|I hate Richie Kotzen.
He’s a good-looking, skinny guy with long hair, tattoos, cool clothes and wears his guitar slung low. He looks like a rock star. He can eat anything he wants and not gain a single pound. He can get away with wearing the kind of clothes I would look absolutely absurd in. I’m sure he meets hot chicks all day long as well. Must be tough.
To add insult to injury, he’s no poser. He really plays the shit out of the guitar! He plays jaw-dropping stuff and has a freakish left hand. Kotzen signed his first record deal as a teenager, toured and recorded with bassist extraordinaire Stanley Clarke, and replaced the notorious Paul Gilbert in Mr. Big. Yes, he’s that good. Solo records poured out of him as well as shred-fusion projects with Greg Howe. He also owns his own commercial recording studio, gets cool gear for free and writes the kind of songs that make you wish you had written them. He’s nice guy too. Damn you, Richie Kotzen.
Kotzen gets lumped in with the shred guys, but his songwriting style falls more into the blue-eyed soul/rock category. He’s recorded rock-fusion and shred, but it’s his bluesy singing style and soulful melodies that are the focal point of his contemporary work. He’s a tuneful, introspective guy who writes accessible, radio-friendly songs with a rock edge. He puts on the type of show that our guitar-obsessed readers could drag their wives or girlfriends to and be assured they’d have a good time. I caught up with Kotzen just before the Los Angeles leg of the Guitar Generation tour.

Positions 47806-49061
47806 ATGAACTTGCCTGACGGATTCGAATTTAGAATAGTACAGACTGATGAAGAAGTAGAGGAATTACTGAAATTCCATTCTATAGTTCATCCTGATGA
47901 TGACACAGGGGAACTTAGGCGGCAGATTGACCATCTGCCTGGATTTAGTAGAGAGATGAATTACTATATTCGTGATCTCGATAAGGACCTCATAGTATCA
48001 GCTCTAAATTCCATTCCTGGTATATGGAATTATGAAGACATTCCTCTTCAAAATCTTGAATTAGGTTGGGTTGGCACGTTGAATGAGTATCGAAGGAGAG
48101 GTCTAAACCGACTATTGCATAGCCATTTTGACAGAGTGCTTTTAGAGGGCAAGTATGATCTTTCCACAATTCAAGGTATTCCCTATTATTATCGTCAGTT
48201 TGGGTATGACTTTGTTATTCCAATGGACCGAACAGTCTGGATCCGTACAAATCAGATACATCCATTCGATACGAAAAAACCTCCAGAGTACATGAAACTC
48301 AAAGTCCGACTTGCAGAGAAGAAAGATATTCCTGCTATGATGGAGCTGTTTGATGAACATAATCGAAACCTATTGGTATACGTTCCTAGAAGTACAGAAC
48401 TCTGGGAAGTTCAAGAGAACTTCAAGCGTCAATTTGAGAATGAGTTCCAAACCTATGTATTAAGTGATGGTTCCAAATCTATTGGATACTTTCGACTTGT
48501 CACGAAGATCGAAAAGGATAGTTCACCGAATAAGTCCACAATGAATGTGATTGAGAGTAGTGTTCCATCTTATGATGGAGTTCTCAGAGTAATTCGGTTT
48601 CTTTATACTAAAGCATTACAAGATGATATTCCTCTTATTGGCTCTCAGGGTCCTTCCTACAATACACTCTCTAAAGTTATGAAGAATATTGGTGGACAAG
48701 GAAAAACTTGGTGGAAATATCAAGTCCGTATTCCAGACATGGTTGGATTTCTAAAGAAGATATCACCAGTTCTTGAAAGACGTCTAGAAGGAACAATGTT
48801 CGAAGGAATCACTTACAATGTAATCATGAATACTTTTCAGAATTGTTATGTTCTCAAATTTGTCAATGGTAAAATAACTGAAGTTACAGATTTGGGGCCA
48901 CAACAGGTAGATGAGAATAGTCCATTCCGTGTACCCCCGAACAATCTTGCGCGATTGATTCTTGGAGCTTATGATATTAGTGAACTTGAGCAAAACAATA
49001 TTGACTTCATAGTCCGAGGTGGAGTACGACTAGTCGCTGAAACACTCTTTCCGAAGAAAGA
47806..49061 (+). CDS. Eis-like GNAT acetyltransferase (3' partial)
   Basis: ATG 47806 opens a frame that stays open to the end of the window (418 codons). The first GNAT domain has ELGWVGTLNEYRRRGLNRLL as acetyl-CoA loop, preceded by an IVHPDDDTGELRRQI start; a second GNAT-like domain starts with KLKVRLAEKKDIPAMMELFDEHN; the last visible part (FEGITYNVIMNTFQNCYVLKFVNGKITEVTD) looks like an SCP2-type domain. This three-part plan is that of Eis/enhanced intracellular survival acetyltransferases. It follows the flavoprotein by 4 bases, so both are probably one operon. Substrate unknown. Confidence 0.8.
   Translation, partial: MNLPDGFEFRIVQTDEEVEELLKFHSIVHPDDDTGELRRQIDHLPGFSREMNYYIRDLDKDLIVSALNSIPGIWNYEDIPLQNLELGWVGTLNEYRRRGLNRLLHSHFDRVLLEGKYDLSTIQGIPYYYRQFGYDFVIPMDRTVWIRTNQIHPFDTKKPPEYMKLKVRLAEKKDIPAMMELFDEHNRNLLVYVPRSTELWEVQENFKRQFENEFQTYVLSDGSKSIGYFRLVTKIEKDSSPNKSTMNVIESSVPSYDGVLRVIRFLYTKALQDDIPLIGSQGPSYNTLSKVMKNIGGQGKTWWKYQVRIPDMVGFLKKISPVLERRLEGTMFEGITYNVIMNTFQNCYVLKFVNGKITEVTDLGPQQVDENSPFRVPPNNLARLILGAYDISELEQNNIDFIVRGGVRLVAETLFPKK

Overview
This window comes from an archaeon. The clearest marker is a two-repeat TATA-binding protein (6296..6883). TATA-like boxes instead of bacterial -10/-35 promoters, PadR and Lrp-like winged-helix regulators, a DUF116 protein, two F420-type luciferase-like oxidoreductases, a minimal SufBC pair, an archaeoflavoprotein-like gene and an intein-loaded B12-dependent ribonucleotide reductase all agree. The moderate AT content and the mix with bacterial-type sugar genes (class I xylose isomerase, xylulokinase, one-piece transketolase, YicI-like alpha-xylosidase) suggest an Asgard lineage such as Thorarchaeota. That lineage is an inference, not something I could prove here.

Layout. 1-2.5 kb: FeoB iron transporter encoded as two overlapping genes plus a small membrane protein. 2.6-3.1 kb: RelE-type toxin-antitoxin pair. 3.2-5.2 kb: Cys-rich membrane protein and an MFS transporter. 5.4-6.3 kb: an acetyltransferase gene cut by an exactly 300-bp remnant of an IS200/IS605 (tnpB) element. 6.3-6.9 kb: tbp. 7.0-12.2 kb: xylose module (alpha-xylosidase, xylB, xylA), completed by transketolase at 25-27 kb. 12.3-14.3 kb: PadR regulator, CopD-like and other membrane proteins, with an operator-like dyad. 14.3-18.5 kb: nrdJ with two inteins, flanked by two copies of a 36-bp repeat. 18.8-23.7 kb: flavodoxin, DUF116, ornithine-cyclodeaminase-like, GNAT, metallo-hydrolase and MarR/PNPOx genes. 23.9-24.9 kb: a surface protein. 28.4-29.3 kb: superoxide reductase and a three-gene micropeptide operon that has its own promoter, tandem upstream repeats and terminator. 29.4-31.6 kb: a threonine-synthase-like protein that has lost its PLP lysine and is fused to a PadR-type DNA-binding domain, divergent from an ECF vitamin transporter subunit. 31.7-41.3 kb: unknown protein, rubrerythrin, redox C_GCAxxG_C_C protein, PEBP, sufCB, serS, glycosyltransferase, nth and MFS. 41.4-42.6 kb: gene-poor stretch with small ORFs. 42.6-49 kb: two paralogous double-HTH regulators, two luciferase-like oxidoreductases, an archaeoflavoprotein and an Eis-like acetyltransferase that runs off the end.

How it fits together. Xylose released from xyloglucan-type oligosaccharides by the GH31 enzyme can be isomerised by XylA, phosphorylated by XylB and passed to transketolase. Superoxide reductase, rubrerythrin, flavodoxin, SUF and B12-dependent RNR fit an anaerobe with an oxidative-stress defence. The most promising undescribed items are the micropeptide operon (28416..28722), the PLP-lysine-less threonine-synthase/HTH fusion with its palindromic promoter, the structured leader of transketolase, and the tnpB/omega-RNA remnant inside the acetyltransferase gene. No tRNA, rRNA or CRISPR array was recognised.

I’m coming to your gig tomorrow night with George Lynch and Paul Gilbert. I’m expecting unadulterated mayhem.
[Laughing] We did our first one in San Diego the other night and it was a lot of fun. I really like Paul a lot. Not only the way he plays, but personally. He’s just a great guy. We have a fun time in the jam. George too. I don’t know George and I don’t feel as familiar with George as I do Paul, because I was in Mr. Big and I spent a lot of time listening to Paul, but it’s just a cool hang. I wish this tour could develop into something that was more than just three shows.
Me too. It sounds like a hoot.
Right now as it stands we’re only doing three shows. We’re talking about moving it toward the fall. The last show is in Anaheim.
You guys are obviously doing individual sets and a jam at the end. Tell me about it.
I go up first, George does his thing, then Paul. Then we do the jam.
What kinds of tunes are you jamming on?
We do “Snortin’ Whiskey” by Pat Travers which was one of my suggestions because it’s one that I used to do and it’s a fun guitar tune. Paul suggested “Light My Fire.”
It’s really cool! It’s funny. The minute I got the email I said, “Oh! I know why he wants to do this -- it’s because he learned the organ part in the beginning on guitar.” Sure enough, he did and it sounds really cool. He sings it and does it really great. We’re also covering “Jumpin’ Jack Flash” and “30 Days In The Hole.”
I can’t wait to hear you guys. By the way, your Live in Sao Paulo disc is truly awesome. I love the playing and the production. Great crowd response.
Thank you. There’s so much stuff of me on YouTube. I don’t watch myself anymore because I have a hard time with it. I know when I’m at my best and I know when I’m at my worst. I feel like I’m a good judge of me. What happens is that you have thousands of videos and naturally I want to be shown at my best. I feel like Live in Sao Paulo
was the first time I was recorded properly where I really was at my best.
That’s what makes the record special to me. Here’s a proper recording and decent video footage. It’s not super high quality video footage but it’s good enough to see what’s going on. It’s the first time somebody actually captured me doing what I do, where all the elements came together. The band played great, I played as good as I could, I sang as well as I was capable of at that time and the audience was into it. I’m really excited about the fact that this exists. If I wouldn’t have dug it, I wouldn’t have released it. At this point I don’t put anything out that I don’t stand behind.